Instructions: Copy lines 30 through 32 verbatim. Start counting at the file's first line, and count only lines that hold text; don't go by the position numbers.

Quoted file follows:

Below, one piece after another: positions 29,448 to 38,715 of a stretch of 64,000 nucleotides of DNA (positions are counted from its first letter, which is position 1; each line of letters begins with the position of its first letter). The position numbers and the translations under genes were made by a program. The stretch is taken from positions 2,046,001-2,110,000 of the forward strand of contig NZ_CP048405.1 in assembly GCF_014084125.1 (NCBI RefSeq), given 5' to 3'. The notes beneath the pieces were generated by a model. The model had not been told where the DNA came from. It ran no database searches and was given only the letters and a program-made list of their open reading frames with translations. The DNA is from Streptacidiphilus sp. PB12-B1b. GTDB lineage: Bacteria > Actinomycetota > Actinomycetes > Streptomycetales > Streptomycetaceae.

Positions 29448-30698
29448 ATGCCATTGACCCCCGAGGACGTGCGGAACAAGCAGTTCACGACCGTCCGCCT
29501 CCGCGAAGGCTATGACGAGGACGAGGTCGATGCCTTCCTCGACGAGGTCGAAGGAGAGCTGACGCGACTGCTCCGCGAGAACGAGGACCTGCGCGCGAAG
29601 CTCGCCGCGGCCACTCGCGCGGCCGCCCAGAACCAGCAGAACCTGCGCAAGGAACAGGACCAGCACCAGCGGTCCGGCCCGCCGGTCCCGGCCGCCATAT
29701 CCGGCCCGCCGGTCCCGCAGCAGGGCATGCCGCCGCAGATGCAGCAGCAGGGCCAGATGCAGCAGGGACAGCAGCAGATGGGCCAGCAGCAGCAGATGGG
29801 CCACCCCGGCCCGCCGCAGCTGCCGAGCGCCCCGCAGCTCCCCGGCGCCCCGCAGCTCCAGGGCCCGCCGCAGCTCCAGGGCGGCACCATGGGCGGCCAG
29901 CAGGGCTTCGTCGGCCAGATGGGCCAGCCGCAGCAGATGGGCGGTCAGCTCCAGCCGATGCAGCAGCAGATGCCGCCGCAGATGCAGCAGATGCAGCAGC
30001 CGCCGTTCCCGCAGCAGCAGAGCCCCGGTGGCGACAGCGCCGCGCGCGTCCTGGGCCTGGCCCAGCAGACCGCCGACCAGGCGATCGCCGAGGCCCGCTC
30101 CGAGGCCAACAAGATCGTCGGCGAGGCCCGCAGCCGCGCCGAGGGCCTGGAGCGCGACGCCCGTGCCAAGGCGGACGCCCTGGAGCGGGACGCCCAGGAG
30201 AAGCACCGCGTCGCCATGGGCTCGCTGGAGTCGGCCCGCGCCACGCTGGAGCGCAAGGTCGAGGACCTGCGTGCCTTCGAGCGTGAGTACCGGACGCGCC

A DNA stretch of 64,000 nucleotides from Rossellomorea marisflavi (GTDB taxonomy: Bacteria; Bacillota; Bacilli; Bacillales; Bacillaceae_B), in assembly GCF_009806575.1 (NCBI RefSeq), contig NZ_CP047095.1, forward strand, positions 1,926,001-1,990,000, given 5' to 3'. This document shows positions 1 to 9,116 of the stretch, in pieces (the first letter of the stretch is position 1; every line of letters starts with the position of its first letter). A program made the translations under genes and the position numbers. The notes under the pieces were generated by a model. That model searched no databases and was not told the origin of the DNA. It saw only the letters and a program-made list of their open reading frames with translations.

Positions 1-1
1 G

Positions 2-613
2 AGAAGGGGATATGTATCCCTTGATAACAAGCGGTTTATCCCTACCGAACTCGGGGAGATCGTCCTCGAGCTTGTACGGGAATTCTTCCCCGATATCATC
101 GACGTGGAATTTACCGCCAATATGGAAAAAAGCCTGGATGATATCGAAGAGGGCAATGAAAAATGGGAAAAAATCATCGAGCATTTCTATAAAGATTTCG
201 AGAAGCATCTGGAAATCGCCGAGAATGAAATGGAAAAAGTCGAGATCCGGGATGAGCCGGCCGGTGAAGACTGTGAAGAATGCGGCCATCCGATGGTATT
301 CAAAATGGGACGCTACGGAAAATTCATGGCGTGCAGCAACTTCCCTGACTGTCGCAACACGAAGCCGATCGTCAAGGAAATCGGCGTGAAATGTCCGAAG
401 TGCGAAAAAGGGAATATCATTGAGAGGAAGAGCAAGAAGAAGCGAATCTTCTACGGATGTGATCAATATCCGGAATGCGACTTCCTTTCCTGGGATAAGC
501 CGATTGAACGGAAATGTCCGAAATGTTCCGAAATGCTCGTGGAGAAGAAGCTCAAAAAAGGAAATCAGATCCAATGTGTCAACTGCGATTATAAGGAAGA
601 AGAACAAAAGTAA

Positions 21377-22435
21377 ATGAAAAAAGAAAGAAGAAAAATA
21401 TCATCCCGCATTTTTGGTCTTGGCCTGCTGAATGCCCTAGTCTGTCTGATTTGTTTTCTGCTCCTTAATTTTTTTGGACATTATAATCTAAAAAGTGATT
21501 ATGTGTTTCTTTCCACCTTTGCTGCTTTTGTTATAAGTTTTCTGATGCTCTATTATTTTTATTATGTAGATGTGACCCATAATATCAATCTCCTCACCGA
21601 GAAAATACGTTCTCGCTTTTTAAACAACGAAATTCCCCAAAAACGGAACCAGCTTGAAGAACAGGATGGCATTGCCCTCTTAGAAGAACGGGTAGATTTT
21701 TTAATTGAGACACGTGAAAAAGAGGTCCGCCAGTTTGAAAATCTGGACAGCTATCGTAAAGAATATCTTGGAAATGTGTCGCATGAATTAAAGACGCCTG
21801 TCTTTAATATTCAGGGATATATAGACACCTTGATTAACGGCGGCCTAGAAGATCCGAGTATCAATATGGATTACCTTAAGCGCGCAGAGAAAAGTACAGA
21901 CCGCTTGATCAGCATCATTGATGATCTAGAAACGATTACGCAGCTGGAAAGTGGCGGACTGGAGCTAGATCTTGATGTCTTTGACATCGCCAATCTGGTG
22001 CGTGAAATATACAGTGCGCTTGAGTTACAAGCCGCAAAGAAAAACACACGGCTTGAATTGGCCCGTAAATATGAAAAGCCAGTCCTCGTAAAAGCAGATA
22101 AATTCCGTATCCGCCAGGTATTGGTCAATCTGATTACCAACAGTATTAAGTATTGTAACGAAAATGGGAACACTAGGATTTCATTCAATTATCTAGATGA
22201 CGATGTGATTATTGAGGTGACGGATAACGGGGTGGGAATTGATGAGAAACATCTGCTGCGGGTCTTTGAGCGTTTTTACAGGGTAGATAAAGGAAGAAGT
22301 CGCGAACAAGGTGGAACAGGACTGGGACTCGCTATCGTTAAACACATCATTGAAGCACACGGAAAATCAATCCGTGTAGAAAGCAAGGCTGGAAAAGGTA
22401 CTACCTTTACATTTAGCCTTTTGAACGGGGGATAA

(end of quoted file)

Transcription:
21901 CCGCTTGATCAGCATCATTGATGATCTAGAAACGATTACGCAGCTGGAAAGTGGCGGACTGGAGCTAGATCTTGATGTCTTTGACATCGCCAATCTGGTG
22001 CGTGAAATATACAGTGCGCTTGAGTTACAAGCCGCAAAGAAAAACACACGGCTTGAATTGGCCCGTAAATATGAAAAGCCAGTCCTCGTAAAAGCAGATA
22101 AATTCCGTATCCGCCAGGTATTGGTCAATCTGATTACCAACAGTATTAAGTATTGTAACGAAAATGGGAACACTAGGATTTCATTCAATTATCTAGATGA